Spine tumors are abnormal growths of tissue found in and around the spine. Tumors in the spine may be primary (begin in the spine) or secondary (metastatic – i.e., move to the spine from other locations). The most common cancers that move to the spine are breast, lung, renal and prostate. Most often cancer that moves to the spine is not fatal. However, it can cause pain and compress nerves. Nerves that are compressed can cause weakness or paralysis of your arms or legs. Treatment of your spine tumor is focused on maintaining your quality of life.
The majority of spine tumors are located in the center of the back, but they also occur in the lower back or the neck region. The location of the tumor determines the symptoms you will experience.
Some patients have no symptoms, but the most common symptom of a spine tumor is pain. Patients may experience persistent back or neck pain. Other complaints may include numbness, tingling or weakness in the arms or legs, problems walking and maintaining balance, or problems with bowel and bladder function.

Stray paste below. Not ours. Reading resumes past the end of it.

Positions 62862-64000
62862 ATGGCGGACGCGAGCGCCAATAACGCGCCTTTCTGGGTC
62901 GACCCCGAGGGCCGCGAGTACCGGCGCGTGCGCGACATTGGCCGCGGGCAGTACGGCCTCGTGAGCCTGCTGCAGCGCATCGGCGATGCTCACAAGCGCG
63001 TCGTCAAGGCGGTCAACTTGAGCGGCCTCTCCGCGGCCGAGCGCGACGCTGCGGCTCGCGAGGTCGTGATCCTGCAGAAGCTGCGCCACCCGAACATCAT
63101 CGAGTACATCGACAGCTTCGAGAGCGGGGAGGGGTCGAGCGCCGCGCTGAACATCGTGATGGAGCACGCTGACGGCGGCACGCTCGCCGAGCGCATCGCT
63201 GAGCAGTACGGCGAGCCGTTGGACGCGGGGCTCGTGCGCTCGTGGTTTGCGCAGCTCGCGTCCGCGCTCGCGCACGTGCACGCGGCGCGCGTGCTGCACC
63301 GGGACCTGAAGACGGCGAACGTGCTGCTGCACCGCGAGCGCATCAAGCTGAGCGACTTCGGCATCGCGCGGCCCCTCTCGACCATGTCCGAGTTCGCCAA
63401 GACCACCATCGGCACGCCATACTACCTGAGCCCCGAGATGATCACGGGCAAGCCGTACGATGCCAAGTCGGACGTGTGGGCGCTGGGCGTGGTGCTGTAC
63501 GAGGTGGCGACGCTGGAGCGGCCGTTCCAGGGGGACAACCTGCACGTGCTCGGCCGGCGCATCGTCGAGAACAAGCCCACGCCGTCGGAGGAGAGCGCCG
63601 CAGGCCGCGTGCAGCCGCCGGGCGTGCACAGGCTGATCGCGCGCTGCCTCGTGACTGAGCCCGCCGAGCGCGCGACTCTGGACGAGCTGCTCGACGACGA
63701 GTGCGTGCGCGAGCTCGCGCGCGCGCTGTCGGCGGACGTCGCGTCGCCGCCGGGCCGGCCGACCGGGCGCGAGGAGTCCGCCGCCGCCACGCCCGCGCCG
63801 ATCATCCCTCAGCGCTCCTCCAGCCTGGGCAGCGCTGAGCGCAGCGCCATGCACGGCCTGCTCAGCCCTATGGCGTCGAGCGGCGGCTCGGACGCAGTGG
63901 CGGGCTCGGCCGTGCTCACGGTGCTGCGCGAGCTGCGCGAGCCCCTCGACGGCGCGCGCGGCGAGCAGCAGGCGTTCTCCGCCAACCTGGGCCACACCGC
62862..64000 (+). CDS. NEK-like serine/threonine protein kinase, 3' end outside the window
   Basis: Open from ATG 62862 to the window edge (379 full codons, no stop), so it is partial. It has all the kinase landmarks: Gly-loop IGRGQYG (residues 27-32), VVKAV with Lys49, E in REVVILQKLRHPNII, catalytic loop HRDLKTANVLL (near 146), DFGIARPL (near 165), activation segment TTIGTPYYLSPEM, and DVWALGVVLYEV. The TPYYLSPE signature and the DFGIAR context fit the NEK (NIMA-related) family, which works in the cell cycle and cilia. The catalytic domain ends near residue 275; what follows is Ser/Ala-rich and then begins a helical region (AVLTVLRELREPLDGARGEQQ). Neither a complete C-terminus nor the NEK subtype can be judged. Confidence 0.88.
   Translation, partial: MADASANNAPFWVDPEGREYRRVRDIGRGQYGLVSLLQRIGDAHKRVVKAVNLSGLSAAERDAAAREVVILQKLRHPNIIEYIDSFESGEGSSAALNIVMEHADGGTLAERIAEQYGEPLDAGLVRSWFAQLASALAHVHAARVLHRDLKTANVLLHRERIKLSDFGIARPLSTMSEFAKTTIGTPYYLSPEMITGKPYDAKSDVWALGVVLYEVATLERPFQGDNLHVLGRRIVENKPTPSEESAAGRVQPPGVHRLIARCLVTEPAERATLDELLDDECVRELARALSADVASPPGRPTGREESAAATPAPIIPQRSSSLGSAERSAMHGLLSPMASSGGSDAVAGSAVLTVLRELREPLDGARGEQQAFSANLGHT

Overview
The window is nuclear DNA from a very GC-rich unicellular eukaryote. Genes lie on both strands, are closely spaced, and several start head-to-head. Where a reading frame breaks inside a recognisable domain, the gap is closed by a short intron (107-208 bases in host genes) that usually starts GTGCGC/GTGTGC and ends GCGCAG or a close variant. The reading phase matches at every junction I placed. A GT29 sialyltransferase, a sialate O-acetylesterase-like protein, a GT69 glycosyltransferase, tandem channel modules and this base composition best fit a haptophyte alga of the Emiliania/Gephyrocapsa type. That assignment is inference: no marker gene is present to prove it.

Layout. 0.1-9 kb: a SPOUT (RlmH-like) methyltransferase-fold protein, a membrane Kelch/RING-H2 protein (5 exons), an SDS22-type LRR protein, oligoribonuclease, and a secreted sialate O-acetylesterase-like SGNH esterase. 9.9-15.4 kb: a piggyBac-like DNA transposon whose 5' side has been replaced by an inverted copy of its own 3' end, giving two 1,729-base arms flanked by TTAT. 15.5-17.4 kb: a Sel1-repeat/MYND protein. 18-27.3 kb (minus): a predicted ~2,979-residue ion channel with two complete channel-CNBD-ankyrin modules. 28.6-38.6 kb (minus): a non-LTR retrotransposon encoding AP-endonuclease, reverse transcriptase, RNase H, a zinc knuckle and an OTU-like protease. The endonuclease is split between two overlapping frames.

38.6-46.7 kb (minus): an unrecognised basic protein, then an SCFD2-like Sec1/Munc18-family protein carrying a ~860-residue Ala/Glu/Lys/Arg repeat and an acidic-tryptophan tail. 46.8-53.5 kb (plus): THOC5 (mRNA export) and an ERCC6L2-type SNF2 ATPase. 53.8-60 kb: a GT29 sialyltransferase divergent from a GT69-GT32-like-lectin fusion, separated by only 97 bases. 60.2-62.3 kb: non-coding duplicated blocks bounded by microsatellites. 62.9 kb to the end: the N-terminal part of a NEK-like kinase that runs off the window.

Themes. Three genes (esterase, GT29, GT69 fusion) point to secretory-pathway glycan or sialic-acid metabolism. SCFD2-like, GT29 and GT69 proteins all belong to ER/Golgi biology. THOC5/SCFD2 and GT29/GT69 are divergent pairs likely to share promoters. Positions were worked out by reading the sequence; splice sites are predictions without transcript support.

Several methods are used to diagnose spine tumors:
- Magnetic resonance imaging (MRI) of the spine is the most common test. It will show the soft tissues and nerves of the spinal column.
- X-rays will show vertebral fractures, common when the tumor invades the spinal bones.
- CT scans show the bones more clearly and can help to determine the extent of the bony disease.
- Other tests may include CT scans of the chest, abdomen and pelvis or a PET scan to determine where else the cancer may be.
What to ExpectTreatment Team